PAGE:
Austin glared without a word. Jason tipped his hat my way. “Don’t be so presumptuous,” he greasily cooed.

“Ah, no shame.” Josue patted my shoulder. “But look, they left you a tip!”

At their emptied booth laid the smeared request. And a dollar. His phone number crassly added, whining like a dog confined for retaliatory defecation.

“Don’t be insecure,” Josue pointed his lips. “Don’t be giving it away, just because a guy says you’re pretty.”

“I don’t.”

“But so many do, Consuela. Just the other night, some girl got raped by a man she ran into on the bus.” The waitstaff only called me Consuela as I resembled a character in some eighties movie. A mousy girl with academic promise, working in her father’s restaurant all through dusk, forsaking homework that was due the morning after.

“I’ve learned not to talk to men on the bus.”

“And so you used David as your reference to work here.” David, I met at a bus stop. His tip book convinced me to try waiting tables. Wipe away vomit, lie about life, pretend to be the girlfriend of a rich old man. Albeit in a fashion laughable.

Barely concealed by the purple hat, I glanced at James to see blackened scabs. An altercation, or crystal meth. I continued with my presumptions. He skimmed through the Classifieds, looking for work.

***

“No, I can’t say I work there.”

“Oh, okay. Just, you look familiar.” He looked out the window, into the fog of one a.m., when no cars passed. The bus driver called for me to get off, as I lugged my bag of newspapers. My second job when Happy’s gave me a break from long evenings.

I ran with all I had, from imaginary predators.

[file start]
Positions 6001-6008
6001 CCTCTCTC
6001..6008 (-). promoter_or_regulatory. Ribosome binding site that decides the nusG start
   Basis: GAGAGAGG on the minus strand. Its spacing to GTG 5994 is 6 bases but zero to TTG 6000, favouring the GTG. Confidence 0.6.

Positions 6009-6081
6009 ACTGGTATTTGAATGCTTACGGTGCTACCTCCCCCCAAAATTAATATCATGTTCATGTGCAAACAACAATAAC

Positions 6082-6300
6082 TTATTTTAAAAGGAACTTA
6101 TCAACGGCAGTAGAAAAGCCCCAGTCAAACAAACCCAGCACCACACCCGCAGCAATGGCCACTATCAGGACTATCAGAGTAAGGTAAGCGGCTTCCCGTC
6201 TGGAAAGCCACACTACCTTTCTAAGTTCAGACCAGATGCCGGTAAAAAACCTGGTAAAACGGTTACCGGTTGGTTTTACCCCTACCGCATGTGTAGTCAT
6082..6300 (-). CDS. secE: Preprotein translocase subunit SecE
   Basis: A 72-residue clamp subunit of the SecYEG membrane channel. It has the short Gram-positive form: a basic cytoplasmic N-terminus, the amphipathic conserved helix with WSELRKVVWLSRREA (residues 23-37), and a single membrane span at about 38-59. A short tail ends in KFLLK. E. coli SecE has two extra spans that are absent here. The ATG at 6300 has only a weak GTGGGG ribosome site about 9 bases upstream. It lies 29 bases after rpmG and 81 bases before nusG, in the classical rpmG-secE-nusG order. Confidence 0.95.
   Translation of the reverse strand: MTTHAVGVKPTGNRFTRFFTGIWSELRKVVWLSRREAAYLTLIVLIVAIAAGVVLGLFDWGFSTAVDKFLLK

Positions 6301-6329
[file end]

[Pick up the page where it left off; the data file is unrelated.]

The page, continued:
Connie Undone, my first novel, officially comes out on March 1st. But you can pre-order it on Amazon for $18.99. If you’d like a pre-ordered, signed copy, Venmo me at KristineBrown1918, and for a limited time, I’ll send you a paperback for $12, if you’re a U.S. resident. If you’re outside of the United States and would like a copy, let me know, and we’ll work something out. I’ve decided to challenge myself by writing a poem for the first 250 purchasers of Connie Undone. I’ll write the poem on the subject of your choice. Include the subject along with your mailing information if you are buying a copy from me. If you prefer to buy books on Amazon, just send me a screenshot as proof of purchase, and I’ll get started on your poem!

approaching some kind of diplomacy

hungry for something
sharper than mint.

this is my first invitation,
and although I lack the
qualifications to advise you
on how to deal with those
noisy neighbors, I do have
pointed ears, open and aware
of the crackling, your knuckles
gone pale from lost sleep.

once I was told that there is
a difference, that judgment didn’t
count against us if we took time
to assimilate, to foster these
saplings like the tastiest of greens,
drizzled in the kindness of cheap
olive oil, almost odorless and clear
like the tears we’ve swallowed out
of bitterness, our confusion tucked